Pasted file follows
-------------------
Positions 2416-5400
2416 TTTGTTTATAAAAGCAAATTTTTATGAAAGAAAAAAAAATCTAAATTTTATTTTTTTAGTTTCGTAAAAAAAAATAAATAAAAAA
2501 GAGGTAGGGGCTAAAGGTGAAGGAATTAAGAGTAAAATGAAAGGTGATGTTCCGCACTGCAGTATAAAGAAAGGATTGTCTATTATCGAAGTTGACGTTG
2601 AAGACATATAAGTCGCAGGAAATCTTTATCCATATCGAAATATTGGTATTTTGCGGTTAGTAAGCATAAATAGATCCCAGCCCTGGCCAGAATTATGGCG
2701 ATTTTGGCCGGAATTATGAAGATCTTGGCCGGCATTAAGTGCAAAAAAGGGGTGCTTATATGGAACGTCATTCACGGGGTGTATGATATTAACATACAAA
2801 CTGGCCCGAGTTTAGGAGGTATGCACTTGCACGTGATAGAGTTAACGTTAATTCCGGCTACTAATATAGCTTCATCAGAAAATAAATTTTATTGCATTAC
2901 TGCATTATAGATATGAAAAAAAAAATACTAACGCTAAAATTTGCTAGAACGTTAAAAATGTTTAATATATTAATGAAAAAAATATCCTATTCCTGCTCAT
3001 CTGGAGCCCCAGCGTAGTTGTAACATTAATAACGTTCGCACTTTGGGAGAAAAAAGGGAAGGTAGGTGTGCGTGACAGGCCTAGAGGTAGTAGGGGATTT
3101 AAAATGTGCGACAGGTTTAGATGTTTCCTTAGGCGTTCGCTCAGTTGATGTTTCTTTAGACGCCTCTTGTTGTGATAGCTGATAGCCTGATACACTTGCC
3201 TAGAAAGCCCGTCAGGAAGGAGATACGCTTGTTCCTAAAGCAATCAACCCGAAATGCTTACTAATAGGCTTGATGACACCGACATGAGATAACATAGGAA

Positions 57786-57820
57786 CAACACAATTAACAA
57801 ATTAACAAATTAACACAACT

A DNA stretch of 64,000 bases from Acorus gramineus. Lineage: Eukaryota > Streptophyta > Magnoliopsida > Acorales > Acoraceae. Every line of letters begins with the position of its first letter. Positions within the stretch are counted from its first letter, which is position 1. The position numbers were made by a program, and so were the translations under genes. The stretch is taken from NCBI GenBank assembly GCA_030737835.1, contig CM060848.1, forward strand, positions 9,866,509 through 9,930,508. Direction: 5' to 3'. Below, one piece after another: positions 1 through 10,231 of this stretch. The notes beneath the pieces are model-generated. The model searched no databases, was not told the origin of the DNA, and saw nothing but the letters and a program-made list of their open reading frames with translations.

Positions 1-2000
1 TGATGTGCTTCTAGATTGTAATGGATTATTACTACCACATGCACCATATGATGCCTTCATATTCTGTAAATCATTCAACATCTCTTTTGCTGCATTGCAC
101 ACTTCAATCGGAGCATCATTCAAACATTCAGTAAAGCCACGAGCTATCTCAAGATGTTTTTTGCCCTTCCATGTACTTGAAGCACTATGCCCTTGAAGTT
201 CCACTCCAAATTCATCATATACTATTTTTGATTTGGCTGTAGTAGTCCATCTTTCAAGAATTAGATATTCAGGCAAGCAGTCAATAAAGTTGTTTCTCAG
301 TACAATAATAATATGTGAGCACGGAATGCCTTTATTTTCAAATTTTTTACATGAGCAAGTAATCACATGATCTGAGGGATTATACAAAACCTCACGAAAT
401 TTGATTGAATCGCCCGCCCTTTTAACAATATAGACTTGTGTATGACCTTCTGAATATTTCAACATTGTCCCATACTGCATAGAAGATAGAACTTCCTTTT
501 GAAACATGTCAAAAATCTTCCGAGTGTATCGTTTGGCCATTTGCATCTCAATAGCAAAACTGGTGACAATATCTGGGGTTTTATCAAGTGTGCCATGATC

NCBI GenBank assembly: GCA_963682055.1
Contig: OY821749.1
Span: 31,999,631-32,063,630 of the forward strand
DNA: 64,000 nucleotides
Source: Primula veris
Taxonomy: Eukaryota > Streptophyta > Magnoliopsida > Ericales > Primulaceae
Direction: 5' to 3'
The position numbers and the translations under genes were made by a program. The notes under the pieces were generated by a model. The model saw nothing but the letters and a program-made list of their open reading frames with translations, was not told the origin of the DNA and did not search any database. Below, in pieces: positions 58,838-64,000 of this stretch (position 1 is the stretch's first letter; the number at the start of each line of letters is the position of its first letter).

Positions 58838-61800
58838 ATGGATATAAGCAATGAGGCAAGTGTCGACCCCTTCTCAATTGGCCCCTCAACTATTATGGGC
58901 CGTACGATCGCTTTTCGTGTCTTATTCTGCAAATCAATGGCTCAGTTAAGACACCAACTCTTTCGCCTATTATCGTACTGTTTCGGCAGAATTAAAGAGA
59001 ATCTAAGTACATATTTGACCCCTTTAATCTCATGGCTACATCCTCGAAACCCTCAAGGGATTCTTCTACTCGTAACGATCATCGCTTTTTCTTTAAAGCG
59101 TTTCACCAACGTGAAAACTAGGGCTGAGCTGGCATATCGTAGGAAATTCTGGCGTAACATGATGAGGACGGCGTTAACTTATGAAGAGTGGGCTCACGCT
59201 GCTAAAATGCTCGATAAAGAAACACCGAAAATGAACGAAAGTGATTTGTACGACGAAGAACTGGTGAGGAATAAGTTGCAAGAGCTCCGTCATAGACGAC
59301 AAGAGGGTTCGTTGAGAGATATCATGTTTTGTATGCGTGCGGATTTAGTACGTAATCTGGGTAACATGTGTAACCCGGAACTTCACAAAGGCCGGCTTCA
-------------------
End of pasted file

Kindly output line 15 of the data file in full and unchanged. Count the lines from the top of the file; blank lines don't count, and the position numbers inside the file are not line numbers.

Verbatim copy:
Positions 1-2000